Description: Madagascar giant day geckos are very colorful. Their body is usually light green to bluish green with red-brown dots or bars on their back. They have a red stripe extending from their nostril to behind the ears; large round eyes circled in bright blue; and creamy white undersides. They have broad flattened toe pads equipped with thin flat adhesive scales, enabling them to hang onto smooth surfaces.
Size: These giant geckos are the largest member of the gecko day group with adults reaching 12 inches (30 cm) in length.
Behavior: They are diurnal (active during the day), arboreal and territorial. They use their coloring to blend into their environment, therefore camouflaging them from predators.
Diet: Madagascar giant day geckos feed on a variety of insects, small invertebrates and sometimes sweet fruit.
Senses: They have excellent sight and rely on it to obtain their food. Stress and illness is indicated by changes in the intensity of the skin’s coloration. This also happens during breeding and courtship.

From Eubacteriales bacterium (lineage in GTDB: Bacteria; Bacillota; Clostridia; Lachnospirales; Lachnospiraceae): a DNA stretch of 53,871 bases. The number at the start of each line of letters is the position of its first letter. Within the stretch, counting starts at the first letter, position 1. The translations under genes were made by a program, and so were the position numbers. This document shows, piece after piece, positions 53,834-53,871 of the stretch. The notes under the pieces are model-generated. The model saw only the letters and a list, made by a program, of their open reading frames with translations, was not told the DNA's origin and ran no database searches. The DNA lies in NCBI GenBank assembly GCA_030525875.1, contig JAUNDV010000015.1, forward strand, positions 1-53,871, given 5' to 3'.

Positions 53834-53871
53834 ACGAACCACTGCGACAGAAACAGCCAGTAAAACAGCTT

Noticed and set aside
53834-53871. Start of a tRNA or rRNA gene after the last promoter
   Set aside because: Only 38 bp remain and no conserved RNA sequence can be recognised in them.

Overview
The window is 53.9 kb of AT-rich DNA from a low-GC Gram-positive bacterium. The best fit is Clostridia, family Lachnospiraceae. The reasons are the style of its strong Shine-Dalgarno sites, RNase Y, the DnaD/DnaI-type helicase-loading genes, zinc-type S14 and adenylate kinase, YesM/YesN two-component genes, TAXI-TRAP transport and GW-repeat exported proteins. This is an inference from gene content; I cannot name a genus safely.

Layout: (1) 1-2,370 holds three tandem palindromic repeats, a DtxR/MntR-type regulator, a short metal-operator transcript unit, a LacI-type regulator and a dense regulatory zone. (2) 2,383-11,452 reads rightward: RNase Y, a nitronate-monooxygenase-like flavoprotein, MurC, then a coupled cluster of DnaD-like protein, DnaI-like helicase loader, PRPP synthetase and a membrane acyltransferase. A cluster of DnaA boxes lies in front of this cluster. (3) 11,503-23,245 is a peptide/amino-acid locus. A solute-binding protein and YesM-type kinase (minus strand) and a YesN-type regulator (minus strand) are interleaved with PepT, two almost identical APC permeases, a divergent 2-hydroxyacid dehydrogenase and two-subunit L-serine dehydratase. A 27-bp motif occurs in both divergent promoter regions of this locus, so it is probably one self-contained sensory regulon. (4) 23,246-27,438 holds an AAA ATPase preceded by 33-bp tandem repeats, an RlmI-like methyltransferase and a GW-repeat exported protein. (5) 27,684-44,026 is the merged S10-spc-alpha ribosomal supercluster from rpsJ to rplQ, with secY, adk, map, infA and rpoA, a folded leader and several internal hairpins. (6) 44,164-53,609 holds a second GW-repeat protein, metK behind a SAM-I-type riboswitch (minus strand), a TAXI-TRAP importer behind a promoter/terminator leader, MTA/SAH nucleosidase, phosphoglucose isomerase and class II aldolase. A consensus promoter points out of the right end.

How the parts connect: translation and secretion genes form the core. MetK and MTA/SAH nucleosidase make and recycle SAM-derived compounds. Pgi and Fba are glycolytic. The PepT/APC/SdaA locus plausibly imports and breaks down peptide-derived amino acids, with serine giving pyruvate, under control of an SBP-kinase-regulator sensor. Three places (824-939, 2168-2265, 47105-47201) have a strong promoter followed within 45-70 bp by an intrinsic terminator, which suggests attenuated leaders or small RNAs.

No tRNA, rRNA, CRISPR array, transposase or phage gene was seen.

Communication: During mating, courtship displays often involve jerky head swaying motions on the part of the male and rapid tongue flicking on the part of the female. Their call sounds like an injured frog. They are able to produce this sound by clicking their broad tongue against the roof of their mouth. They also emit chirps and grunts.
Reproduction: Sexual reproduction occurs and the female usually lays two eggs. The eggs are incubated for 47 to 82 days and upon hatching the young are independent. Females can lay clutches of eggs several times during the breeding season.
Habitat/range: They inhabit trees in tropical rainforests, grassland and agricultural areas throughout Madagascar. They have been introduced to southern Florida.
Status: Listed as Least Concern on IUCN and Appendix II of CITES.